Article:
Some of my favorite custom bikes are the ones with engines that seem totally unsuitable for two-wheeler use. Perhaps the best example of this idea is the Millyard Viper V10, a motorcycle that will have you drooling while you shake like a Chihuahua.
The Millyard Viper V10 has been around since 2009 with its creator, Allen Millyard, putting 9,150 miles on the unique build since. And if you’ve ever wondered what it’s like to make something like this work, he’s uploaded a video detailing the maintenance before taking it on an exciting test drive. You will need your headphones for this.
Millyard makes the dream bikes. Over the past two decades, the man has paired some interesting powertrains with bespoke motorcycles. He is perhaps best known for the flying milla boardtracker housing two cylinders of a Pratt and Whitney 1340 radial aircraft engine. We’re talking about a 5-liter V-twin motorcycle that looks like a vintage airplane.
Millyard also built amazing Kawasakis. His 883cc Kawasaki KH500 Millyard Special, for example, takes Kawasaki’s already speedy 500cc two-stroke triple and adds two more cylinders. Or perhaps even more amazingly, Millyard even took two KZ1300 straight-six cylinder blocks and grafted them together. together in a V12.
In 2003, Dodge rolled out the Tomahawk on the Detroit Auto Show floor. Calling it a motorcycle might be overkill as the Tomahawk had a V10 engine from Viper with a seat and four wheels attached to it.
Only one working prototype was built, and nine more were produced as non-working $555,000 Neiman Marcus sculptures.
But that hasn’t stopped the vehicle from catching the eyes and imagination of motorcyclists around the world. Millyard and his son Stephen saw the Tomahawk at the 2004 Goodwood Festival of Speed, and Stephen told Millyard he could do better. And he certainly did.
Like Motorcycle News Remarks, Millyard started by buying an 8-liter Viper V10 from a 1995 Dodge Viper GTS on eBay. Then in July 2007 he kicked off the build, having a rolling chassis by Christmas. By April 2009 it was complete and in an interview with Motorcycle News Millyard said:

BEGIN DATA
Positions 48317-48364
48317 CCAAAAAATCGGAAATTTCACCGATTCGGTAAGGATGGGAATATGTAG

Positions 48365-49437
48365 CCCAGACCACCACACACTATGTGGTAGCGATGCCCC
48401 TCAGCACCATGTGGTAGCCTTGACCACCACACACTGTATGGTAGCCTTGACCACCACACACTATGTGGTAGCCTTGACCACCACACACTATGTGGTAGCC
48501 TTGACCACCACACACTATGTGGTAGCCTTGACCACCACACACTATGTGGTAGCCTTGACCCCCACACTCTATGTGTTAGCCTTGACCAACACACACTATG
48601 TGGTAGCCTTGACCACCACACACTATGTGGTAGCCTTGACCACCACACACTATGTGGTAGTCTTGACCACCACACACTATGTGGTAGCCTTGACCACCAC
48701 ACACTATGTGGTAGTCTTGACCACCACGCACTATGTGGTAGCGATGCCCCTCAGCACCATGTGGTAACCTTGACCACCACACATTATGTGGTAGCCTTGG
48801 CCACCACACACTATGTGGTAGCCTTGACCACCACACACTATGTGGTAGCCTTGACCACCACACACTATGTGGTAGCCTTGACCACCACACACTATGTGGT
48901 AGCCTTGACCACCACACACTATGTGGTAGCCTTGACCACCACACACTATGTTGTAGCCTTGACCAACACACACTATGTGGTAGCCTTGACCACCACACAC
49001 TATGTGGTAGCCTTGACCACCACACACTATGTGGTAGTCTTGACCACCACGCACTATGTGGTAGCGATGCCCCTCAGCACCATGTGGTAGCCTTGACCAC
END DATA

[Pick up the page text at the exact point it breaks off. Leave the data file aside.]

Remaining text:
“All told, it took about a full year to build,” Allen told MCN. “Really, I did this to beat the Americans at what they do best. They had two attempts to build a Viper motor bike (the Tomahawk and a unique Boss Hoss version) and it’s better than the two.
And unlike the Tomahawk, it’s road legal.
This thing is so beefy and heavy that there were no forks on the market that could handle it, so Millyard made their own. There is also no frame. Instead, a subframe bolts to the front of the engine while a single-sided swingarm mounts to the transmission in the rear. The engine alone weighs 750 pounds and the bike weighs 1,389 pounds in total.
The eight-liter Viper V10 engine produces 500 horsepower in this bike, and Millyard has shown that such power is controllable on two wheels. And while it didn’t hit Millyard’s target of 250 mph, it did hit 207 mph.
Indeed, the maintenance shown in the video above is minor. Before it was ready to pass its MOT inspection, Millyard checked its creation. It needed a few fixes like the light wiring reattached and some air in its rear tire.
It’s great to see and hear that such a great bike is doing so well. The fact that Millyard has covered so many miles is also a testament to his skills. If you haven’t, watch this video till the end and make sure you get your sound.